Caitlin Clark ‘getting screwed’ with historic Nike shoe deal: Dave Portnoy

Caitlin Clark’s historic shoe deal isn’t historic enough for Dave Portnoy.

The Barstool Sports founder claimed the Indiana Fever’s No. 1 pick is “getting screwed” with her eight-year, $28 million deal with Nike that includes a signature shoe.

“If people want to complain about Caitlin Clark getting screwed complain about this. 8 year 28 million deal is STEALING,” Portnoy posted Tuesday on X. “8 years 80 million min is her worth and that’s still prob too cheap. I hope she has an early opt out if they don’t pay up when she blows through this deal.”

When an X user responded asking how many men would buy Clark’s shoes and calling the deal an “overpay,” Portnoy doubled down while dissing Phoenix Suns star Devin Booker.

“Men would 100% buy her sneakers. All girls who play hoop will,” Portnoy said. “Devin Booker got 5 years 50 million. Caitlin is 100x the Star and impact.”

Caitlin Clark's Nike deal is worth $28 million.

Caitlin Clark’s Nike deal is worth $28 million.Indianapolis Star-USA TODAY NETWORK
While perhaps Clark made a mistake by not having Portnoy negotiating her sneaker contract, the former Iowa superstar set a record with her Nike pact, as originally reported by the Wall Street Journal.

Nike won a bidding war with its contract, triumphing against the likes of Adidas, Under Armour and Puma for a contract that Clark’s agents said had to be worth at least $3 million per season.

Puma bowed out at that price range, per the WSJ, having already negotiated a contract and shoe with Liberty star Breanna Stewart.

Adidas offered $6 million over four years, which was half of the minimum target, while Under Armour offered $16 million for four years, per the report.

Dave Portnoy said Caitlin Clark is "getting screwed" with her Nike deal.
Dave Portnoy said Caitlin Clark is “getting screwed” with her Nike deal.Getty Images

Here’s everything to know about Caitlin Clark and her surprising WNBA salary

Caitlin Clark, college basketball’s all-time leading scorer and new face of the organization unsurprisingly went No. 1 in the WNBA draft to the Indiana Fever.

She hasn’t even played a game yet, but Clark has already become one of the biggest names in the WNBA.

Her first-round pick helped to drive a 304% increase in viewership for the WNBA draft this week. But the conversation around Clark certainly didn’t stop after she signed for 4-year deal with the Indiana Fever.

Clark will earn $338,056 over four years, per the league’s collective bargaining agreement, with the Indiana Fever.

In comparison, the top pick in the 2023 NBA draft, Victor Wembanyama, landed a $55 million deal.

Clark then signed a $28 million, eight-year contract with Nike, which David Portnoy called “STEALING” on Twitter.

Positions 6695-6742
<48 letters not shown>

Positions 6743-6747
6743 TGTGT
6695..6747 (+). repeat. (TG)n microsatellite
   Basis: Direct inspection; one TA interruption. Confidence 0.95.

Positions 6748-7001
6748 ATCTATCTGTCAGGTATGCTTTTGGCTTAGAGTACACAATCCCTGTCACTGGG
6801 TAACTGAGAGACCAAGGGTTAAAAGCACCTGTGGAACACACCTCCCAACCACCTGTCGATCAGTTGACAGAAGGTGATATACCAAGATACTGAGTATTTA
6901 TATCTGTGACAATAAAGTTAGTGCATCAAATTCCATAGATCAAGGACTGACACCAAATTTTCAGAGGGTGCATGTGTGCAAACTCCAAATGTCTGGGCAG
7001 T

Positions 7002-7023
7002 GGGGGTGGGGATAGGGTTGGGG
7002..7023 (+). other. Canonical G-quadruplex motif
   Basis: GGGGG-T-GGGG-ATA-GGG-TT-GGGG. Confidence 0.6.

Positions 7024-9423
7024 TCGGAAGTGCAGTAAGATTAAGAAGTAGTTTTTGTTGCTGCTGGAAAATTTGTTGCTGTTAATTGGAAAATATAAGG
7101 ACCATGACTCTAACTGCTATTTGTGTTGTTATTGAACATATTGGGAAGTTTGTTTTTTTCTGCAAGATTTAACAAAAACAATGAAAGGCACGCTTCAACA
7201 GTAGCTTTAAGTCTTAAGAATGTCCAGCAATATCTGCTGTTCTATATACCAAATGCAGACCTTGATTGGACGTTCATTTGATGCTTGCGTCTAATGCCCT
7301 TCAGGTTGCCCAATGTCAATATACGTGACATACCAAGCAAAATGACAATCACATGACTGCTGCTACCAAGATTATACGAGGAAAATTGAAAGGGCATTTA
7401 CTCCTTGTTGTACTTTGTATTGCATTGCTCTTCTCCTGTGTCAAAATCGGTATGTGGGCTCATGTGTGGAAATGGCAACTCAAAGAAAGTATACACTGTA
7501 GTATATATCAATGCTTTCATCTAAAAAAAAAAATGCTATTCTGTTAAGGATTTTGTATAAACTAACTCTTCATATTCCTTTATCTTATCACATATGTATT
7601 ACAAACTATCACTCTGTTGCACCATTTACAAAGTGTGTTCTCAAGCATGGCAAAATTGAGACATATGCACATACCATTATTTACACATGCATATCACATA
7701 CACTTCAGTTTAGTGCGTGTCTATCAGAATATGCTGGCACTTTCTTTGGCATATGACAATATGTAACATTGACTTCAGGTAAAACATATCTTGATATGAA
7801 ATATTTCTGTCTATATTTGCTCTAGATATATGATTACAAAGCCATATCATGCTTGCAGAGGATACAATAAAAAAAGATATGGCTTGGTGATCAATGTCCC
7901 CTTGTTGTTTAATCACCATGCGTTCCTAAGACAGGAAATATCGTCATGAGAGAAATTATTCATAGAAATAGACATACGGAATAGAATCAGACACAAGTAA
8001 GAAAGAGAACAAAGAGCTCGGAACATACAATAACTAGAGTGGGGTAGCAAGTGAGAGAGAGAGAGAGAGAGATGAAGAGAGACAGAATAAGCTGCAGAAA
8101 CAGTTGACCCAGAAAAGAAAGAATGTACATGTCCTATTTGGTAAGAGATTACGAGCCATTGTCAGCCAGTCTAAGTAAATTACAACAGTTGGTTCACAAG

“8 years 80 million min is her worth and that’s still prob too cheap,” Portnoy continued. “Hope she has an early opt out if they don’t pay up when she blows through this deal.”

Despite the relatively low numbers, the deal is the largest sponsorship contract for a female basketball player on record.

Television personality Hoda Kotb was noticeably distraught about the pay gap during the “Today” show Tuesday.

“For somebody who is now the face of women’s basketball, it seemed kind of ridiculous,” Kotb said.

Kotb called it “disturbing” and brought it up multiple times throughout the morning.

Former ESPN journalist and current contributor to The Atlantic Jemele Hill was displeased with the discourse surrounding WNBA salaries and posted a lengthy X post on the subject.

“I’m already annoyed by this conversation because for years, WNBA players have fought for more money. And when they were outspoken, so many of y’all told them to shut up or reminded them how they had no value The NBA has had 50+ years of investment, media coverage, etc. After 27 years, the WNBA will not be the current NBA. So stop comparing them,” Hill wrote on social media.

“Weaponizing this information against WNBA players is another form of misogyny. These women have been dreaming of playing professionally in front of American audiences their whole lives,” Hill continued. “Instead of clowning and reminding them of what they’re not — buy the merchandise, go to the games, and watch the games on television.

The Nike shoes Caitlin Clark wore in the national title game.
The Nike shoes Caitlin Clark wore in the national title game.Getty Images
While that deal offers more in annual average value, Clark chose the highest total with Nike.

Nike’s original offer didn’t include a shoe, but the global heavyweight finally upped its terms to include one, per the WSJ.

Clark and the Fever open their season May 14 on the road against the Connecticut Sun.

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